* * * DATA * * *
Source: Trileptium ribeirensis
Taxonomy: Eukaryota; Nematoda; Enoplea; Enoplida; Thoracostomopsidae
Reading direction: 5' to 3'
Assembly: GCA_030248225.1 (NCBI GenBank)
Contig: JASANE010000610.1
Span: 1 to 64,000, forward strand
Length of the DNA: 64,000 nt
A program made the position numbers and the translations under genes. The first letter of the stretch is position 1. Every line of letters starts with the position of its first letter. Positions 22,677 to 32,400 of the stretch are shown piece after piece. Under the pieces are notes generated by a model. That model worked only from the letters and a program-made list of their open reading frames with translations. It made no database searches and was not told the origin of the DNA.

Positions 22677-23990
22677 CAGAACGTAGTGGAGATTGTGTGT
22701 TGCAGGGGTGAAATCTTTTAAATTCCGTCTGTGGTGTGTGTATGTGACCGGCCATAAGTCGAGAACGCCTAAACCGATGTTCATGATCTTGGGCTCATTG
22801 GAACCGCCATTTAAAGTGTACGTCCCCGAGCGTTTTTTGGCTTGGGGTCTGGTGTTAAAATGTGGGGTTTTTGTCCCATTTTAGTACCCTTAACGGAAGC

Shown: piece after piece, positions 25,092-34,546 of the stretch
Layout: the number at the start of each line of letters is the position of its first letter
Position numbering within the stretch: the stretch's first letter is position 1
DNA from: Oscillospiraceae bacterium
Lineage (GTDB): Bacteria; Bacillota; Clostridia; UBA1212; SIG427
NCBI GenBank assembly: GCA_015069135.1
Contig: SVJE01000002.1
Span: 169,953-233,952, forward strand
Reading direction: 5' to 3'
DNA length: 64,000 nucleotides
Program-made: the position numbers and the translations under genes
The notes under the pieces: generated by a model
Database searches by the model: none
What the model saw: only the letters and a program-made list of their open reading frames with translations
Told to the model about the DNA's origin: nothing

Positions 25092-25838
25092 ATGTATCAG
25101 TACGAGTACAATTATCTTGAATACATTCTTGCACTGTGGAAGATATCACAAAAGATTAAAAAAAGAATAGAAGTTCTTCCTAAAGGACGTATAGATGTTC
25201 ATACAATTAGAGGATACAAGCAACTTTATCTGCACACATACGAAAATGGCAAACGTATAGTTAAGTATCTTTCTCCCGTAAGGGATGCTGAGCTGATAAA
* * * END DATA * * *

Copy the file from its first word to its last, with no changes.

Source: Trileptium ribeirensis
Taxonomy: Eukaryota; Nematoda; Enoplea; Enoplida; Thoracostomopsidae
Reading direction: 5' to 3'
Assembly: GCA_030248225.1 (NCBI GenBank)
Contig: JASANE010000610.1
Span: 1 to 64,000, forward strand
Length of the DNA: 64,000 nt
A program made the position numbers and the translations under genes. The first letter of the stretch is position 1. Every line of letters starts with the position of its first letter. Positions 22,677 to 32,400 of the stretch are shown piece after piece. Under the pieces are notes generated by a model. That model worked only from the letters and a program-made list of their open reading frames with translations. It made no database searches and was not told the origin of the DNA.

Positions 22677-23990
22677 CAGAACGTAGTGGAGATTGTGTGT
22701 TGCAGGGGTGAAATCTTTTAAATTCCGTCTGTGGTGTGTGTATGTGACCGGCCATAAGTCGAGAACGCCTAAACCGATGTTCATGATCTTGGGCTCATTG
22801 GAACCGCCATTTAAAGTGTACGTCCCCGAGCGTTTTTTGGCTTGGGGTCTGGTGTTAAAATGTGGGGTTTTTGTCCCATTTTAGTACCCTTAACGGAAGC

Shown: piece after piece, positions 25,092-34,546 of the stretch
Layout: the number at the start of each line of letters is the position of its first letter
Position numbering within the stretch: the stretch's first letter is position 1
DNA from: Oscillospiraceae bacterium
Lineage (GTDB): Bacteria; Bacillota; Clostridia; UBA1212; SIG427
NCBI GenBank assembly: GCA_015069135.1
Contig: SVJE01000002.1
Span: 169,953-233,952, forward strand
Reading direction: 5' to 3'
DNA length: 64,000 nucleotides
Program-made: the position numbers and the translations under genes
The notes under the pieces: generated by a model
Database searches by the model: none
What the model saw: only the letters and a program-made list of their open reading frames with translations
Told to the model about the DNA's origin: nothing

Positions 25092-25838
25092 ATGTATCAG
25101 TACGAGTACAATTATCTTGAATACATTCTTGCACTGTGGAAGATATCACAAAAGATTAAAAAAAGAATAGAAGTTCTTCCTAAAGGACGTATAGATGTTC
25201 ATACAATTAGAGGATACAAGCAACTTTATCTGCACACATACGAAAATGGCAAACGTATAGTTAAGTATCTTTCTCCCGTAAGGGATGCTGAGCTGATAAA